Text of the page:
Never Goodbye

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Never Goodbye is a very interesting read on how the law can be very strange, at least to me. I have read a lot of books that fall into courtroom drama but this one threw me! At the onset is a murder with the usual suspects but throw in an affair from left field and the question of texts as evidence and it is all different territory. I found the book to be fascinating and the ending really shook me and my simple notions of right and wrong.


Finding Eden


Finding Eden is a passionate novel that flows from the relationship of the main characters. Mary Alayna works in management by day and is a singer/band member by night. She keeps her two worlds separate until a chance meeting with the man who is in town to evaluate her for a promotion. Clark is the grandson of the company’s owner sent to check into her. Mary as Alayna runs a home for young men graduating out of foster care offering them a place to live and thrive. She is a strong, independent woman at work and at home and takes her role of house mother seriously. Clark is immediately smitten with Mary (at work) and then Alyana at the pub she sings in.

There is a lot of steamy chemistry, insecurities on both sides and fear of matching up to what the other needs. It is a journey through a steamy/stormy relationship with a thread of love running through it all and holding things together.


Before We were Strangers

Brenda Novak writes a very interesting and riveting book with so much deceit that it will make you wonder about everybody involved. And, once you think you have a grip on the story, everything takes an ominous turn. The main character, Sloane, has been driven her whole life by the feeling that her father was responsible for the disappearance of her mother. Five year old Sloane heard things the night her mother went missing that have punctured her existence ever since. Finally at a point in her life that she can return to the town she fled, Sloane is determined to discover once and for all what happened to her mother. It is a hard feat considering the time that has lapsed and the number of town people either lying or covering up what they know in fear of her powerful father.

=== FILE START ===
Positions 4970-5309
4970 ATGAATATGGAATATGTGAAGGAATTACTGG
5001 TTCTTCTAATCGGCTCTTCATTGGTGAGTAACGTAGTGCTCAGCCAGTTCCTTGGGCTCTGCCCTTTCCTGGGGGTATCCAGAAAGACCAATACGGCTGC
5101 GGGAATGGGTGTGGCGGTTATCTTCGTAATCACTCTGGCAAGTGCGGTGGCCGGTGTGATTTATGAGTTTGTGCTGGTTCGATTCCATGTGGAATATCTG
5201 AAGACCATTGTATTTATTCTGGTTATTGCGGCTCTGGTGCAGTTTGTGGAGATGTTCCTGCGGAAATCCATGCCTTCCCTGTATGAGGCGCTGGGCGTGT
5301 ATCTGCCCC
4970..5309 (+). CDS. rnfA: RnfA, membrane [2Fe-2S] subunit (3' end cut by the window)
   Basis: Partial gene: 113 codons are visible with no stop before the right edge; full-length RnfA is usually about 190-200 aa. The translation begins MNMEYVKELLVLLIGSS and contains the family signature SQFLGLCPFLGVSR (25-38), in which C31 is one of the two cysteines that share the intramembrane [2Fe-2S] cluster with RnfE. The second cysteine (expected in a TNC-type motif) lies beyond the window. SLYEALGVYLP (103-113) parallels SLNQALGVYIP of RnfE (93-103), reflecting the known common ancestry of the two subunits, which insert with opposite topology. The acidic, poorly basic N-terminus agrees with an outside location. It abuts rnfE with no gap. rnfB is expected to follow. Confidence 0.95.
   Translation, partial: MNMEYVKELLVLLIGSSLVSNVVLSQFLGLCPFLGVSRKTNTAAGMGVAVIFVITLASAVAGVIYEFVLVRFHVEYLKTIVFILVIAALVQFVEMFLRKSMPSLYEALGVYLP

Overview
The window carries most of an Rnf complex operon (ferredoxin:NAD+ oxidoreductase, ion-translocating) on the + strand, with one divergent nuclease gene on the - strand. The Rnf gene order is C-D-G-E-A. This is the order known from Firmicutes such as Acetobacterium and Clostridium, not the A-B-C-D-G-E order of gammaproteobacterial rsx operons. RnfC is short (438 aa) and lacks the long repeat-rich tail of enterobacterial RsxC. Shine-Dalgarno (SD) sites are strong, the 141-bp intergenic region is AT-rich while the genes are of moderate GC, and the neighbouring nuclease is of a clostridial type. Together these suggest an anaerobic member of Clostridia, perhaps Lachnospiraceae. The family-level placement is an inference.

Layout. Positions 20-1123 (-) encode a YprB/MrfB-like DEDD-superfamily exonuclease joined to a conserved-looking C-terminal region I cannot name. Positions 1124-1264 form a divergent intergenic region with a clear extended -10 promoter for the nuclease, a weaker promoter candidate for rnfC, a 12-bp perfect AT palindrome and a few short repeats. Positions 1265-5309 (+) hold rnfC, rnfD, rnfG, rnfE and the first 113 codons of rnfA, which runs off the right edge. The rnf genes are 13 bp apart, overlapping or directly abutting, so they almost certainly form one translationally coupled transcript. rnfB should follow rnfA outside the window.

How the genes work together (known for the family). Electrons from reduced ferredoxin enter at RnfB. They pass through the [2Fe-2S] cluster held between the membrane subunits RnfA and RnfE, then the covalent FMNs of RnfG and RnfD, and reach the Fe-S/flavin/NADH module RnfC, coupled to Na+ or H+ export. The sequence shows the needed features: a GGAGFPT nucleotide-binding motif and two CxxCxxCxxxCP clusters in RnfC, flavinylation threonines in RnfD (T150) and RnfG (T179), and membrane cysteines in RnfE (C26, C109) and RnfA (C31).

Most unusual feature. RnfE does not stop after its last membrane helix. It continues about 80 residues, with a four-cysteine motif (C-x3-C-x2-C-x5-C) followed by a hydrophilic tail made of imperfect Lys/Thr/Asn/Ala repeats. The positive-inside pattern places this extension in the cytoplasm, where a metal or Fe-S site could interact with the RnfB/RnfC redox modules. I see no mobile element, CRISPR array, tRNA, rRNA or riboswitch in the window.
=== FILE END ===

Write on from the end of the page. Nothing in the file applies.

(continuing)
It is a twisting-turning read from the first chapter to the last!

Chestnut Springs


Brenda Maxwell loss a lucrative job in Los Angeles because of mistakes made on the day she learned of her father’s passing. There is no mercy from her boss and after six months of searching, no jobs either. She finds herself drawn to an unusual way of life: off the grid living on the East Coast. She finds a gem of a home in Chestnut Springs, WVA and a small town full of lovely people who become her friends. Heretofore, Brenda had lived a solitary life revolving around work only and a desire to move up in the business.

She meets the handsome, single sheriff and thinks she may have landed in the perfect place to thrive at last. Brenda learns about life off the grid through the internet, book, and hard experiences all the while finding the town to be endearing and caring. A huge blip in her existence might derail everything she has strove for and luck may be the one thing that can save her.

The book is a little slow in parts and quickens the pace in others. In all it is a wholesome book about life changes and how we can adapt to just about anything when the chance arises.